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  #21  
Unread 07-13-2019, 12:58 AM
Andrew Frisardi Andrew Frisardi is offline
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Quote:
Originally Posted by John Isbell View Post
Update: oh - I don't know how other people feel, but I quite like "And so, the heart constricts," which I think is just what it does.
I love that phrase. I found the Latinate word, conspicuous at the end of a line and in a poem light on such words, somewhat onomatopoeic. I can feel it, the sensation of the heart constricting.
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  #22  
Unread 07-13-2019, 08:53 PM
John Isbell John Isbell is offline
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Thank you, Andrew. I was looking for some play between Germanic and Romance vocabulary in this.

Cheers,
John
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  #23  
Unread 07-14-2019, 06:09 AM
Mark McDonnell Mark McDonnell is offline
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Hi John,

Like others, I find this possibly my favourite of yours. It does move through a very familiar poetic trajectory of 'N notices something in nature which leads him to make a wistful connection with his own life'. But it does it nicely. It's comforting, as someone said. Comforting in its melancholy. And I like the unusual specifics of the reminiscences: 'upside down...translating Greek'.

A couple of things:

Is there a thematic reason that the rain comes 'from Heaven' rather than from somewhere more mundanely accurate? Everything else in the poem's meditation seems to come from a fairly secular place, so this struck me as a bit of a stock 'poetry' phrase.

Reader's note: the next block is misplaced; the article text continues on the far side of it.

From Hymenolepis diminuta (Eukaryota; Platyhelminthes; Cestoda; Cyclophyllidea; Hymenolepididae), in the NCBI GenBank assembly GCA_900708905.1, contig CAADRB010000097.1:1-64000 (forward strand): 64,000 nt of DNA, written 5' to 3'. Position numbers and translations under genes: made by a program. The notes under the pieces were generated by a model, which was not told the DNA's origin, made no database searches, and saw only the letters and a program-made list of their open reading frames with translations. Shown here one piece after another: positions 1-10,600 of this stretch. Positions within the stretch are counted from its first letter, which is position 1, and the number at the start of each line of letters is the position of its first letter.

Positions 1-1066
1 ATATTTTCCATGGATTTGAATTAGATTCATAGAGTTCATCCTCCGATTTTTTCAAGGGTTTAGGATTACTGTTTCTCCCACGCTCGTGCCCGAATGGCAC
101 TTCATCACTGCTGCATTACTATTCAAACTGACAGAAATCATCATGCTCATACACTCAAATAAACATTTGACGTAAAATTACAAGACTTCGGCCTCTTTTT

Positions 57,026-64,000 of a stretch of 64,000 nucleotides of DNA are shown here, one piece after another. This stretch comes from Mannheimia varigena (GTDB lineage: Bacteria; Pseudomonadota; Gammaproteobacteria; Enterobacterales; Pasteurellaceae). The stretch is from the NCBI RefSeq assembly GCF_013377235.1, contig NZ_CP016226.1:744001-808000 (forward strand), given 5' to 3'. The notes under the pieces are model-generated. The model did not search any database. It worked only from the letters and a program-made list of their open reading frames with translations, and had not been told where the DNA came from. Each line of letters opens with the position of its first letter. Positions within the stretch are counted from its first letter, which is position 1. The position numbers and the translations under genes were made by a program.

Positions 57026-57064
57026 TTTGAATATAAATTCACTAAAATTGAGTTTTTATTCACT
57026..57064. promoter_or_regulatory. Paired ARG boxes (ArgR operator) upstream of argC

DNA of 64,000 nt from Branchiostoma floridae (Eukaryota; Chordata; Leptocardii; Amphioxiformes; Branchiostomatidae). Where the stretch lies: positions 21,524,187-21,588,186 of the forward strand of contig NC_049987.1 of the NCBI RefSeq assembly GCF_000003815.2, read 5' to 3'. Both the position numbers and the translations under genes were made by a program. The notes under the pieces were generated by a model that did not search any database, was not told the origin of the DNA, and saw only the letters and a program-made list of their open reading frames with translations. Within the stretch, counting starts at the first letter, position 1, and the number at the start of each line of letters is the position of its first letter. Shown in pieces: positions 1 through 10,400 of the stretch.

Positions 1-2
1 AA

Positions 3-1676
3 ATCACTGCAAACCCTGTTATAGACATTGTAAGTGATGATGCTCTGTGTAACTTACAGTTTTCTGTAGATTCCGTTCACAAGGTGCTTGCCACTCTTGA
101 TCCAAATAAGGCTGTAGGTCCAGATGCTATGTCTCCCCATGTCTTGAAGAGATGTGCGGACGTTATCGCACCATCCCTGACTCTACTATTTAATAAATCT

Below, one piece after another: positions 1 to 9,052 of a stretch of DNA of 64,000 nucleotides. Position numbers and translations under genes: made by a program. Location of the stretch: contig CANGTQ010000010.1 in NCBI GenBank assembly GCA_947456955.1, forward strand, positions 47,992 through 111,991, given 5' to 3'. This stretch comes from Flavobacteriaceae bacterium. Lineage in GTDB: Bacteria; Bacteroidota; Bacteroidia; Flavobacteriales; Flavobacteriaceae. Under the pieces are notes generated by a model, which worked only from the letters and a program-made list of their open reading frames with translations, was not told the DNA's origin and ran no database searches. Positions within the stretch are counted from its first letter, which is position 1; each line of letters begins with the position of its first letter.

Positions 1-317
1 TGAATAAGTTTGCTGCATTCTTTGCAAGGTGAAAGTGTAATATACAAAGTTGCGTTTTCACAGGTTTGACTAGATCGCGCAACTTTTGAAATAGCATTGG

'A clump
of rain-wet sheep – an archipelago
of those who’ve wandered off to where the grass
has spoken to them – this is pretty much
how sheep appear to live.'

What's at either side of the dashes doesn't form a sentence. I wonder if punctuation needs tinkering with here. Could the second dash be a full stop?

'I do not / hold out much hope'. This was the only moment where the enjambment felt noticeably weak. Maybe something like: 'Such a hope / seems futile as it springs and the heart constricts...' or some such.

Enjoyed this.
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  #24  
Unread 07-14-2019, 07:00 AM
John Isbell John Isbell is offline
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Thank you, Mark, those sound like good suggestions! Traveling again today, but will look at revising (on the computer) when we get there tomorrow.

Regards,
John
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  #25  
Unread 07-14-2019, 11:30 AM
Mark McDonnell Mark McDonnell is offline
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A couple more things, John.

First, the em-dash thing has stopped bugging me as much. I don't know how grammatically incorrect it is, but it reads ok.

I've already mentioned 'Heaven', but this whole section

rain comes glistening
from Heaven onto hedge and sheep and grass
as if in monotone.

I'm not sure of. The dull effect of 'as if in monotone' seems to deliberately contrast with 'glistening / from Heaven' but I'm not sure why, or what point is being made. And I'm not sure if 'as if in monotone' (a sound) fits with the visual of 'glistening'. The lines don't feel quite thought out, unless I'm missing something.

I agree with Sam about 'gamboling'. It isn't enough to say that this is what sheep do. This is a key moment in the poem. Make us see that funny, straight-legged bounce they do, or feel the joy of it, otherwise it's just a dead word.